i think you''ve got several problems, but first is namespace collision (or something like it) with the hare class having variables with the same name as it''s base class'' member variables.

(namely, speed and viciousness)

it might be better to name it Hare::HareViciousness and Hare::HareSpeed...

anyways, the specific problem you''re having is that you haven''t declared Hare::speed anywhere.

in your Hare.cpp, do the following:

double Hare::speed = .08;
double Hare::viciousness = .02;

i encourage you do to something like this, though:

class Hare
{
public:
static double HareSpeed;
static double HareViciousness;
}

and then

double Hare::HareSpeed = .08;
double Hare::HareViciousness = .02;

Hare::Hare(string name, char symbol) : Animal(Hare::HareSpeed, Hare::HareViciousness, name, symbol)
{

// don''t do anything here, because base constructor
// sets speed and viciousness, doesn''t it?

}

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gpalin    164
Thanks for your reply. I tried your suggestion, but it didn''t work - I still got the same errors.

So, I tried initializing those attrivutes inside the header file. When compiling, I got a new message about being unable to initialize non-const variables in the header file. So I made those variables const, and then it compiled and worked! Thanks for the tip though.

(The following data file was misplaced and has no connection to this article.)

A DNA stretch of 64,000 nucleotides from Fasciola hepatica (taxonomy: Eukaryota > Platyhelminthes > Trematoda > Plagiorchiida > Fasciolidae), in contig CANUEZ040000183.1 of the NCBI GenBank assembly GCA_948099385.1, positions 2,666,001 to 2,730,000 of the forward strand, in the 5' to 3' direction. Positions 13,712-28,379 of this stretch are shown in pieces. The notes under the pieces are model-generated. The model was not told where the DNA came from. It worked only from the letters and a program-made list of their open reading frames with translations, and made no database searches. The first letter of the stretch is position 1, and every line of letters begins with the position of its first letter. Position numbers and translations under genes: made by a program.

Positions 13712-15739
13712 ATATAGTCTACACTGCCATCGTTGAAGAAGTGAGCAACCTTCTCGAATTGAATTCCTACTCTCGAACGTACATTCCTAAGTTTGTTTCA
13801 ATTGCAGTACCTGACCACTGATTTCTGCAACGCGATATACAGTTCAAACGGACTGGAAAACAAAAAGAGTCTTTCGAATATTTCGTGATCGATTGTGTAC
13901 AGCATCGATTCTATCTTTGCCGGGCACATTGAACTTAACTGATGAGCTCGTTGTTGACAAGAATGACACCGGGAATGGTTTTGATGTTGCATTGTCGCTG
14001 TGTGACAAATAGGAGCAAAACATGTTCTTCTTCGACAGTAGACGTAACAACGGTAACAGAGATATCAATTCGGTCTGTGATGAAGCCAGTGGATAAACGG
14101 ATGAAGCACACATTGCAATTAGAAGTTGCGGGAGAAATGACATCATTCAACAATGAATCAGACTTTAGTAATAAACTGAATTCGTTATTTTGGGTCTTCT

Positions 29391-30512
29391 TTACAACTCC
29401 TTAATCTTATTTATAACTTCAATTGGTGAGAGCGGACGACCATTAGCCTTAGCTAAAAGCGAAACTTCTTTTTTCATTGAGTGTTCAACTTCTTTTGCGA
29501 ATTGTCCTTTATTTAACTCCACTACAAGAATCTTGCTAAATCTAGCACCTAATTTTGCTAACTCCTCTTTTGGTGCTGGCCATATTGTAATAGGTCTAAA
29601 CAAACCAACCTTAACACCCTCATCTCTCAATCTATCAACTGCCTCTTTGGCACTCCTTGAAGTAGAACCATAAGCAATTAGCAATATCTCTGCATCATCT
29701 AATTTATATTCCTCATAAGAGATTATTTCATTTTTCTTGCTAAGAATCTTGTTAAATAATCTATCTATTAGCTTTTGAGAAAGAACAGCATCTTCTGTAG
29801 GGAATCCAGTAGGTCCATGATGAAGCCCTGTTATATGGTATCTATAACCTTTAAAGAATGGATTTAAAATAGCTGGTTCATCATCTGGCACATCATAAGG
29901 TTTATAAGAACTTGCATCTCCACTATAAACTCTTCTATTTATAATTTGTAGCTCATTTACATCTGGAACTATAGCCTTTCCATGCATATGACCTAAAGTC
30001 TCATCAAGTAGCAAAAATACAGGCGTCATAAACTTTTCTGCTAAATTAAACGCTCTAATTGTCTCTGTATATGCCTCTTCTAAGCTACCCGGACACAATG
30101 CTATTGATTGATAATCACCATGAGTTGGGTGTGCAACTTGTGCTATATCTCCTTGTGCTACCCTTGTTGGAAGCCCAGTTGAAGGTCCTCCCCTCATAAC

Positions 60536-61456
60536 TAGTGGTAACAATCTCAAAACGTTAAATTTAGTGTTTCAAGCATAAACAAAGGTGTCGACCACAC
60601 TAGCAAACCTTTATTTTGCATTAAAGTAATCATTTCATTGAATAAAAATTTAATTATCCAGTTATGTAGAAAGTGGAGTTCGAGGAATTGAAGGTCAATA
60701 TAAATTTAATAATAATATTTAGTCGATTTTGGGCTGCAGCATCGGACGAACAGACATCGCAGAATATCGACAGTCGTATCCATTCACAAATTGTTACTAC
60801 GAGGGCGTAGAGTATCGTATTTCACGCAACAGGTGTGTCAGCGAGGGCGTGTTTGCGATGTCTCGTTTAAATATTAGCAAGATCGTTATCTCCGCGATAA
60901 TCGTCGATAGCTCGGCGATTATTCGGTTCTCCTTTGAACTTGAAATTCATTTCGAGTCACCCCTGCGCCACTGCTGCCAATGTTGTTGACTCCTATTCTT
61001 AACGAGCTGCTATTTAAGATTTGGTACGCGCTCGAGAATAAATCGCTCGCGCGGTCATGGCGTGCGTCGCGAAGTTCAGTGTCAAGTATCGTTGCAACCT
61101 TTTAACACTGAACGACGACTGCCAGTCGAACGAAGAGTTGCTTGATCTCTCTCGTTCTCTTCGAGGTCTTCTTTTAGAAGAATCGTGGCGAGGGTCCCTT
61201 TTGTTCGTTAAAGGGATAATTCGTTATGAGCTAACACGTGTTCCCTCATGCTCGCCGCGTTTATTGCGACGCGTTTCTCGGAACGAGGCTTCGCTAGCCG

Grant Palin

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Guest Anonymous Poster
yeah, for what you''re doing, its okay to have it be const.
but in general, if you declare a static variable inside a class, you have to do the following:

1) make sure you declare it (double Hare::speed) in a .cpp file
2) make sure you always refer to it as Hare::speed, not just speed... or else it won''t resolve it properly. (especially in your case, where Hare::speed and this->speed may be different because of the shared names.)

anyways, good luck. what i suggested should work (i just tried it, and g++ compiles it no problem.) so if you have a little time, it might be worth your while to figure out how to get non-const static class variables.

have fun.

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gpalin    164
Okay, thanks for the advice. I tried that, and it worked. I''ll have to file away that bit of information for future reference. Thanks!

Grant Palin

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Guest Anonymous Poster
Why do you need to have the static variables in the header? You have them listed in the private section so nobody else can see them, why don''t you just list them in an anonymous namespace in your cpp file?

In the first Anon. Poster''s response he lists it as:

class Hare
{
public:
static double HareSpeed;
static double HareViciousness;
}

This makes the HareSpeed and HareViciousness visible outside the class. Since it''s static you could do something like:

...
double someVariable = Hare::HareSpeed;
...

but since you have it in the private section you can''t do this. You might as well just leave it in the .cpp file like:

namespace
{
double HareSpeed;
double HareViciciousness;
}

Hare::Hare(...)
{
...
}